Pass the Paas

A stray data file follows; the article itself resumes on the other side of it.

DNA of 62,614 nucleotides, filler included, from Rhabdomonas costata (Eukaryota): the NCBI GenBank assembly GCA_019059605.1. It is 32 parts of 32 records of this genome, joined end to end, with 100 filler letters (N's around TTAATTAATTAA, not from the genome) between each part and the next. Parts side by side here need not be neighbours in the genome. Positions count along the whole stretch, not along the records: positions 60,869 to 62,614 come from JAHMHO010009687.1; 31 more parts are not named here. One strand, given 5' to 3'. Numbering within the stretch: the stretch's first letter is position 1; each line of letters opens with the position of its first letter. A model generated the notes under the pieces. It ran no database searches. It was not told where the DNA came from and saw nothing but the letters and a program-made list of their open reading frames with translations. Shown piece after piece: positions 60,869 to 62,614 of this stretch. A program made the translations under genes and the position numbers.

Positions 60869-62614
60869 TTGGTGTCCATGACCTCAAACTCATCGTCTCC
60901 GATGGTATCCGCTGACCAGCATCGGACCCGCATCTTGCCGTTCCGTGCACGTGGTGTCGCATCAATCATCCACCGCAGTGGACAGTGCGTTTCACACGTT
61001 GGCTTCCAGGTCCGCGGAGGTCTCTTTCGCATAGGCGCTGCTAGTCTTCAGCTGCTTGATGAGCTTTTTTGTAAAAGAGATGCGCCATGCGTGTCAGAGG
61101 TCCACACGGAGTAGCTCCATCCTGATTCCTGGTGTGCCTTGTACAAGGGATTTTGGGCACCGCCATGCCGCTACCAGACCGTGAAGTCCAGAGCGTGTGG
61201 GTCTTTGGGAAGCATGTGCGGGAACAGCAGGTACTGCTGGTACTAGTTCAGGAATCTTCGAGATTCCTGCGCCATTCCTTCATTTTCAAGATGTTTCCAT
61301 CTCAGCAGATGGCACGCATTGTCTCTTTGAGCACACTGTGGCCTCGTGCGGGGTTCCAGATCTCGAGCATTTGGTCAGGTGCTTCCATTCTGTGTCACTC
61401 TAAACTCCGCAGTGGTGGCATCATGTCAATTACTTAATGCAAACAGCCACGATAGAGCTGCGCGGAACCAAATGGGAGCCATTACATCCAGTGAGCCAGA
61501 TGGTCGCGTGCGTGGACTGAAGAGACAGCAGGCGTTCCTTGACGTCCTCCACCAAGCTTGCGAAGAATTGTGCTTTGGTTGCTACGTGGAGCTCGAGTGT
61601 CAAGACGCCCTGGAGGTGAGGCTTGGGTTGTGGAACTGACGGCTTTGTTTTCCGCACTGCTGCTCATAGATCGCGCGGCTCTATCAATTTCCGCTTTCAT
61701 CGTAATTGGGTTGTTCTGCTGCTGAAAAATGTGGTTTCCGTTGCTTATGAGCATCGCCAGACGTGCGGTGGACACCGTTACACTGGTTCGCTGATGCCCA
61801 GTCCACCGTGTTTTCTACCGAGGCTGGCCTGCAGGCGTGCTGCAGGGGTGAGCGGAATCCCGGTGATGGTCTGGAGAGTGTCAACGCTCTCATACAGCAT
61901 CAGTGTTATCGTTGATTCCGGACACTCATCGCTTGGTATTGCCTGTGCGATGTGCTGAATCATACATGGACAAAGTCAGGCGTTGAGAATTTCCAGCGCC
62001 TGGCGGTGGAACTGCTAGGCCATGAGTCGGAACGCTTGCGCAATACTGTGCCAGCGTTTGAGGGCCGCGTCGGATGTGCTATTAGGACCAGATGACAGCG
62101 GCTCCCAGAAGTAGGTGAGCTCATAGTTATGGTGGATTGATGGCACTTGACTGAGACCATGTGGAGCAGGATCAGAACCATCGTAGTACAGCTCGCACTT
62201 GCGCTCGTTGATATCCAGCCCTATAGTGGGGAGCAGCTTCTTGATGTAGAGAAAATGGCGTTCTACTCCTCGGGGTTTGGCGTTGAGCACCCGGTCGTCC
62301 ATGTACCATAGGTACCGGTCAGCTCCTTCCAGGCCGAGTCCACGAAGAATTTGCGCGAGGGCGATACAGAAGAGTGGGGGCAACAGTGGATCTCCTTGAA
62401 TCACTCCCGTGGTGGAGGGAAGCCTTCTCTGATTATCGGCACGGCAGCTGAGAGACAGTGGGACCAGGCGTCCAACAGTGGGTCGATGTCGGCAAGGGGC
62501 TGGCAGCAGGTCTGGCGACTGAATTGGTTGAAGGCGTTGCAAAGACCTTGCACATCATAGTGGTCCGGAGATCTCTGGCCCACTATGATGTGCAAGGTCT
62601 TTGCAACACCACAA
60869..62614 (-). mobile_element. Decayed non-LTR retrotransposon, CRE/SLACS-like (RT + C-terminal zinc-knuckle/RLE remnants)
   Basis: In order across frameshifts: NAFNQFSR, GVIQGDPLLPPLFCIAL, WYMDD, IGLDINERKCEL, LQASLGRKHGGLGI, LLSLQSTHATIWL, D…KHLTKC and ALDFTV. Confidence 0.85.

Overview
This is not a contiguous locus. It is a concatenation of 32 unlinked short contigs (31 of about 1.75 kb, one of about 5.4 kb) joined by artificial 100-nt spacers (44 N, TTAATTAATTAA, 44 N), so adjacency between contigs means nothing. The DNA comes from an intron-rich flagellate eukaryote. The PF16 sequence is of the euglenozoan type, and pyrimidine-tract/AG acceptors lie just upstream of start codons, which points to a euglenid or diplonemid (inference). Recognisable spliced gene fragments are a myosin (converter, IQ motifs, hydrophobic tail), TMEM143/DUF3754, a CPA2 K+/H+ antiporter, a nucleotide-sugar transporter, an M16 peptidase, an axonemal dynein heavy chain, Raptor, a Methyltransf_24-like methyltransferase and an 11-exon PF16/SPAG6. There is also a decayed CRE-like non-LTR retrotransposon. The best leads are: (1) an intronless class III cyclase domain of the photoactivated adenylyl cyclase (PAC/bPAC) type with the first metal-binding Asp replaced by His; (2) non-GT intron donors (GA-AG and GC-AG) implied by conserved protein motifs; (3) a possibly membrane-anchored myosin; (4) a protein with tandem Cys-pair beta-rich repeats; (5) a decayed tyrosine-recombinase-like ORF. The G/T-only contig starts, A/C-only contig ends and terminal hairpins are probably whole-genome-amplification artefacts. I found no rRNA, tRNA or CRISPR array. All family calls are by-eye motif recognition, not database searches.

As a former professional with a small alphabet soup of degrees after my name, I am often asked how I became a textile artist. My tie dye roots actually go back to dyeing Easter eggs. My family has dyed Easter eggs for as long as I can remember, and I was never content to just dunk the eggs in a single color and call it done. I could work on a single egg for an hour. I mixed the colors, played around with layering them in different ways, and was always looking for new "resists" - rubber bands, crayon, melted wax, or stickers, correction tape, leaves or flowers pressed against the egg and held in place with a stocking. It's actually the same exact principle as tie dye - the folds, bands, and string on fabric create "resists" - places where the dye can't go, or can't go as freely, and that's what makes the patterns. Now I get to play around all year long, and I still make the best Easter eggs.